But Hansberry is ultimately more invested in her title character’s agonizing journey between the poles of idealism and cynicism. Sidney’s marital spats with Iris, along with a cluster of other subplots and supporting characters, are eventually relegated to battles in his larger internal war. He is a fascinating character, marbled unevenly with flaws and charms, and it is easy to see why Isaac took time off from his busy movie career to tackle the role’s contradictions. Something of a specialist in playing deeply unsentimental yet sneakily soulful men, Isaac takes a similar approach to this volatile character who can’t leave an argument alone, especially if it’s with himself.
“The world is about to crack down the middle, and we have to change or fall into the crack.”
Like the play bearing his name, Sidney has moments of flashing insight and naked yearning amid all the whining, cajoling, clowning and drunken rationalizing. In one extraordinary passage, he sits on the roof of his apartment building clutching a banjo while Iris sits on their couch below, as they revisit a quiet but pivotal dispute at the heart of their marriage: He craves the purported Thoreauvian simplicity of the wild, while Iris, raised in rural poverty, nurses no such illusions about the state of nature, vastly preferring the sparkling conviviality of city life. If it did nothing more than bring this equivocal theatrical moment to life, this “Sign” revival would be a keeper.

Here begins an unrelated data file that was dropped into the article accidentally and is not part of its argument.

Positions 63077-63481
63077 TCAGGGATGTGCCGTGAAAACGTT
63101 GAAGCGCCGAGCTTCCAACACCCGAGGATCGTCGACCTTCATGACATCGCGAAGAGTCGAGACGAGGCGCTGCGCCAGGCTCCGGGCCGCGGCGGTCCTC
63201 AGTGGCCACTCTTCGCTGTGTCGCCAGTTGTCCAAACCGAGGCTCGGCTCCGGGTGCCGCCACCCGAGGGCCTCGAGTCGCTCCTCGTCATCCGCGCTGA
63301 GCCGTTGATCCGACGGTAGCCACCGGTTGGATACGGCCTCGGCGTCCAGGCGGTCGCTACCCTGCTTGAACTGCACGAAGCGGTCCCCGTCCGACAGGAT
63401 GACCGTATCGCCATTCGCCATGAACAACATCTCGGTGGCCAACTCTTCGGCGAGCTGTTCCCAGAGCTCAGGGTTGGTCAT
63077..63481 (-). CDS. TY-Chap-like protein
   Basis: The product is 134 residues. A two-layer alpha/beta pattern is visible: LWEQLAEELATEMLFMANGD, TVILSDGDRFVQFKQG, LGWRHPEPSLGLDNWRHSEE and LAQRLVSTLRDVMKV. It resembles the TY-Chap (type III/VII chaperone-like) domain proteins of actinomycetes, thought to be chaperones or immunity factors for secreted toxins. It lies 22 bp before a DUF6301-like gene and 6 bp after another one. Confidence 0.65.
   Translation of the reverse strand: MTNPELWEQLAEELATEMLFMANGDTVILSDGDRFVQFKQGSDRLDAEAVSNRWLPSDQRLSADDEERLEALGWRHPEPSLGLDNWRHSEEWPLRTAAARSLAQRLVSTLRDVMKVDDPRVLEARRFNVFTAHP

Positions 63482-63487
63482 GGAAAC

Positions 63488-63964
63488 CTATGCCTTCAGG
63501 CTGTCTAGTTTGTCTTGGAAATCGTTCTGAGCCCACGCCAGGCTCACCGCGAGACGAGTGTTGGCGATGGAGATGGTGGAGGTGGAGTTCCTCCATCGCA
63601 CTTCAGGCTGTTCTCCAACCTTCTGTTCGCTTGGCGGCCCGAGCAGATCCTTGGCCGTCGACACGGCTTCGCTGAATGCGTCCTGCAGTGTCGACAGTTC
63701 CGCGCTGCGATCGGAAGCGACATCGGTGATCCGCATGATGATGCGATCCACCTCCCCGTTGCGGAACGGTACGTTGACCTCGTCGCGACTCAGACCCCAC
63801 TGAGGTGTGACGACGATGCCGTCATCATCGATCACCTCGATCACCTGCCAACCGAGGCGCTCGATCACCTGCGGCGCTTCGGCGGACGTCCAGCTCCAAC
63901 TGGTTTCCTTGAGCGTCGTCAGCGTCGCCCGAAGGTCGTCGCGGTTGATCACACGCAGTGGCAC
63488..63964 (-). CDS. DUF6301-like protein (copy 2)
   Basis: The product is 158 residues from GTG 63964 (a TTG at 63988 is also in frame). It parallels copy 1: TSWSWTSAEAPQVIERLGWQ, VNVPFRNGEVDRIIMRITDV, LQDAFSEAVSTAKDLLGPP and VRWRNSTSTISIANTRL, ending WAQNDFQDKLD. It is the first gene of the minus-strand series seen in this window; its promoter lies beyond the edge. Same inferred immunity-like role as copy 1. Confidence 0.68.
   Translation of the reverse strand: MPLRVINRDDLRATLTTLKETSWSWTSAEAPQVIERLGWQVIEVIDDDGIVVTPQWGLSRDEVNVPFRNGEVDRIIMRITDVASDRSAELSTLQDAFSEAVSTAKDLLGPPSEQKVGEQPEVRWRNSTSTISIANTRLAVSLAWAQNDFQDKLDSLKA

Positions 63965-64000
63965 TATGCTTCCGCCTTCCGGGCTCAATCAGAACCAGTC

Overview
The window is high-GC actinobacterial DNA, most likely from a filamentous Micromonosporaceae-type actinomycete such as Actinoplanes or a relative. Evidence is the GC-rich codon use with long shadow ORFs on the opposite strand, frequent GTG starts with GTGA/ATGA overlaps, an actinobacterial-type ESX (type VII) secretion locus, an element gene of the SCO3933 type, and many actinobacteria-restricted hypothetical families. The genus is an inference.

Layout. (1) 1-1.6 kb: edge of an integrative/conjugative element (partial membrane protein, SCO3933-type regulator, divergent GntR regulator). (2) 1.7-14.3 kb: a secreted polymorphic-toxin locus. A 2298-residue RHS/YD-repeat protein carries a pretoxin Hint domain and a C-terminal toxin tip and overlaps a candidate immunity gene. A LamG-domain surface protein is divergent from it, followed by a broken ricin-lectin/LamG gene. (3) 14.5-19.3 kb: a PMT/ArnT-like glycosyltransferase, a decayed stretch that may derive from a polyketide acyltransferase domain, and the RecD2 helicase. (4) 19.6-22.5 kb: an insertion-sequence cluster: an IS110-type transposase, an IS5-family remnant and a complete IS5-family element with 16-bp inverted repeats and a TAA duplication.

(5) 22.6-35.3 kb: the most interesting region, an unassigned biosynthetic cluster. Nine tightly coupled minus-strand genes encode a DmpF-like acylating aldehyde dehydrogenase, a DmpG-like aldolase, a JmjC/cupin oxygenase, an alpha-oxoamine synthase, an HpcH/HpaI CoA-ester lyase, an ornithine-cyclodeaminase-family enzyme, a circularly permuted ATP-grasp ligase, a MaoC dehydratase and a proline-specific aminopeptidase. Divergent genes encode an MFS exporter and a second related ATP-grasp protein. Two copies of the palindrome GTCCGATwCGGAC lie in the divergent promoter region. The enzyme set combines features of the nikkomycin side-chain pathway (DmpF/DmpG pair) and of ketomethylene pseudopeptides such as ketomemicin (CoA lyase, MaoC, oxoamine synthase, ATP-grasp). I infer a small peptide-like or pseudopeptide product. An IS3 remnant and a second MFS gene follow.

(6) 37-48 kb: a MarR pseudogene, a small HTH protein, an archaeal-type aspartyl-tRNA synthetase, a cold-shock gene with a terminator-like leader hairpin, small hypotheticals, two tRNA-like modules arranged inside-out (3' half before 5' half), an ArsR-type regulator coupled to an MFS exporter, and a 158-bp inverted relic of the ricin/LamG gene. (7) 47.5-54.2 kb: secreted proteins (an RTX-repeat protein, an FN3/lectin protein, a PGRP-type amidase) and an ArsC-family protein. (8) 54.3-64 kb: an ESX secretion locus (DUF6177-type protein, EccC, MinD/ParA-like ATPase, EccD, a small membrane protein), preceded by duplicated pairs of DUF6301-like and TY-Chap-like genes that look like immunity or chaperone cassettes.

In another remarkable scene, Sidney is shocked into relative silence by his sister-in-law Mavis (Miriam Silverman), a bourgeois housewife whom Hansberry both skewers for her bigotry and employs as a foil for the bohemians’ own unthinking prejudices. As Mavis talks matter-of-factly about the understanding she has with her husband’s mistress, we glimpse one unglamorous way the sexual revolution will play out in the coming decades: as transaction, not transcendence.
Duly sobered into reflection, Sidney soon delivers what feels, at least in retrospect, like the show’s big line. When Mavis again voices her racist disapproval of her sister marrying a Black activist friend of the Brusteins, Sidney replies, more in sorrow than anger, “The world is about to crack down the middle, and we have to change or fall into the crack.”
It is among the bittersweet pleasures of this new revival, which arrives at a moment when the fissures of our nation only seem to have widened, that in moments like this “The Sign in Sidney Brustein’s Window” suggests so many roads not taken—not only for Hansberry, who was just 34 when she died and so would not live to see, let alone write about, the upheaval she presciently predicted, but for our body politic and our culture. What if, as Sidney Brustein seems to vow in the play’s resolute final moments, the revolution we so manifestly need arose from our sense of love for and responsibility to each other, rather than in terms of a zero-sum conflict? What if, conversely, this rosy vision of mutual aid were also clear-eyed about the obstacles that must be removed from its path, both internal and external? What if, in short, class struggle could liberate us all?
That may not fit on a sign, but I’d hang it in my window.